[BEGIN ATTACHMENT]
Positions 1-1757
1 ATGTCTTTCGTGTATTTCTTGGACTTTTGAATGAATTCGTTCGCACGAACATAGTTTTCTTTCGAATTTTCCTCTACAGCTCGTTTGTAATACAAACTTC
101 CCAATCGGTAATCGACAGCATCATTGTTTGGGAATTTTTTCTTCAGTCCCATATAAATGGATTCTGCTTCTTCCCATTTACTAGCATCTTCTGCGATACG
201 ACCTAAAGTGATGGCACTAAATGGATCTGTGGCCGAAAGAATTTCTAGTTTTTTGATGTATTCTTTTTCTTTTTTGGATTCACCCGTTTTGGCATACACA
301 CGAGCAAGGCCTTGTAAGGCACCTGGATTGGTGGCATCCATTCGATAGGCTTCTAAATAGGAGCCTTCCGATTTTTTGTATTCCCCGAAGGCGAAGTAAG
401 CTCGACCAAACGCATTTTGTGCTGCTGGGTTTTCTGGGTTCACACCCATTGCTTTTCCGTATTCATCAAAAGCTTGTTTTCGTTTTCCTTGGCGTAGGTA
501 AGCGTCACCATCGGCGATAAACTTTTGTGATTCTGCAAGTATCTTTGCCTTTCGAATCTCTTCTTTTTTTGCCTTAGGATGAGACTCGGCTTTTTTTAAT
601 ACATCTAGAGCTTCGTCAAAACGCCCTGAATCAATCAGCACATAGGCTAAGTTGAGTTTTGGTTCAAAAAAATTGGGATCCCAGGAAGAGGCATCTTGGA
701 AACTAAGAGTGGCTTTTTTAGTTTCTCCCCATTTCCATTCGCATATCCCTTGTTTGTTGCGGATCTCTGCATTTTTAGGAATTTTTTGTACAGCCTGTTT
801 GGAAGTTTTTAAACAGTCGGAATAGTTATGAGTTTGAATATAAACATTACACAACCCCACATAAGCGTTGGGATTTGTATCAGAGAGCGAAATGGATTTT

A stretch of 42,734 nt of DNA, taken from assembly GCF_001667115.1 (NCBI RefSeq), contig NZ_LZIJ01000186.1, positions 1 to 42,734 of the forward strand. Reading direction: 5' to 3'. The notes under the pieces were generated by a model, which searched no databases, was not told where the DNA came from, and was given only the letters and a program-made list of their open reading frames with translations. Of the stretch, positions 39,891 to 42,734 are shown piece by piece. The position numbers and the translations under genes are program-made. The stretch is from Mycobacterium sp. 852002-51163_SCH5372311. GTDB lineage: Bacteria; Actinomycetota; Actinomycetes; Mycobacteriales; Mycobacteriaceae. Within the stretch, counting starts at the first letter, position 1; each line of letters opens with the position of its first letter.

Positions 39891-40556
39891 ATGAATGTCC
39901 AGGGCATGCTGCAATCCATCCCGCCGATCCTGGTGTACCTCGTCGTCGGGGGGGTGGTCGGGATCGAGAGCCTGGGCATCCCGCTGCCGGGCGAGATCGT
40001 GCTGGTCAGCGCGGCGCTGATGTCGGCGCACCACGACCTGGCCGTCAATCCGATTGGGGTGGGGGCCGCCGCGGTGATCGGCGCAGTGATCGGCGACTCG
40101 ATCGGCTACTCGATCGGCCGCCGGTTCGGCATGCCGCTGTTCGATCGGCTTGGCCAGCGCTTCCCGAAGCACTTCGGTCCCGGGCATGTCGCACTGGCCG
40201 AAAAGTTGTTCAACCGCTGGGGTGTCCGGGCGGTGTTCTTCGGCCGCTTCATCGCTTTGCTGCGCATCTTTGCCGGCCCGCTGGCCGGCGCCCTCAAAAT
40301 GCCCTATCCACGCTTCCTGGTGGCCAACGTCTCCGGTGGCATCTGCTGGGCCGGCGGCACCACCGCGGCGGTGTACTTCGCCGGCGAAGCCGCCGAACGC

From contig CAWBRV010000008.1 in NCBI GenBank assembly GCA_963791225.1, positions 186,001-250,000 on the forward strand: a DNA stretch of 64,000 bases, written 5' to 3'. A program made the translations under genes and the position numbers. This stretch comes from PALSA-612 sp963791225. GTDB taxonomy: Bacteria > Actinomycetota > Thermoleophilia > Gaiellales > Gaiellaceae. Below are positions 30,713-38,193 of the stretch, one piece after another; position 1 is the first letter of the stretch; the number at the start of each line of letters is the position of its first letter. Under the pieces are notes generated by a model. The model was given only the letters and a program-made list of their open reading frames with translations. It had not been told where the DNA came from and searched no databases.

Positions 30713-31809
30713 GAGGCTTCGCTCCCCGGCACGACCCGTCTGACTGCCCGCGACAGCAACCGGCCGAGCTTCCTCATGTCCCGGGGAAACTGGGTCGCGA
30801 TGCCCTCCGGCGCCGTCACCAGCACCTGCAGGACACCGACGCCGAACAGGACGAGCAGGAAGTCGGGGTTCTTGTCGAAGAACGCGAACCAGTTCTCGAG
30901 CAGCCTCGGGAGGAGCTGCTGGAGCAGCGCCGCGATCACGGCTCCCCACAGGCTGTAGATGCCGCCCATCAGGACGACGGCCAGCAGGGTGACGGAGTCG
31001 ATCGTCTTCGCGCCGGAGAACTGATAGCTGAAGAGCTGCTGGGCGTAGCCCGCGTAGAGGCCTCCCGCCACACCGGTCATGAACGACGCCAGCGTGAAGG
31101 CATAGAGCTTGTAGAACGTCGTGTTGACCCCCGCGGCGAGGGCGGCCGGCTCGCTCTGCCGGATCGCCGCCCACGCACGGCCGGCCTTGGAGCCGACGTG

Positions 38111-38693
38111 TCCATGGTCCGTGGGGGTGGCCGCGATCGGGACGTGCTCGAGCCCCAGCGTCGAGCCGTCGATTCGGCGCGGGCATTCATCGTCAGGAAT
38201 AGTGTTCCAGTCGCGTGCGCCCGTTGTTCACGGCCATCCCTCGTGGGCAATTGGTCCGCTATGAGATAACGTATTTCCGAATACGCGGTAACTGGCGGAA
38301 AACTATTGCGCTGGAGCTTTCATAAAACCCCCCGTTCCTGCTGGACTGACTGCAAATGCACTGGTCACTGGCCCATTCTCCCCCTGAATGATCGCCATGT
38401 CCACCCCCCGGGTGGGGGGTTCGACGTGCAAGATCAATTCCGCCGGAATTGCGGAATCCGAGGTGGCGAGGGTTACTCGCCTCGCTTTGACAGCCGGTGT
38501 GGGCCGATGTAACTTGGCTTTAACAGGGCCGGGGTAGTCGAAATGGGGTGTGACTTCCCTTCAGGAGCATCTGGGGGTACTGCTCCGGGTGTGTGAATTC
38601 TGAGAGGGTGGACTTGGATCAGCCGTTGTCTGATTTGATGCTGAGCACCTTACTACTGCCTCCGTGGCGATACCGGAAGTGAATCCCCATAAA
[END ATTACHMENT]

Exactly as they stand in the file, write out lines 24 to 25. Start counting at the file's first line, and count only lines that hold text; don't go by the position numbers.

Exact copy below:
31001 ATCGTCTTCGCGCCGGAGAACTGATAGCTGAAGAGCTGCTGGGCGTAGCCCGCGTAGAGGCCTCCCGCCACACCGGTCATGAACGACGCCAGCGTGAAGG
31101 CATAGAGCTTGTAGAACGTCGTGTTGACCCCCGCGGCGAGGGCGGCCGGCTCGCTCTGCCGGATCGCCGCCCACGCACGGCCGGCCTTGGAGCCGACGTG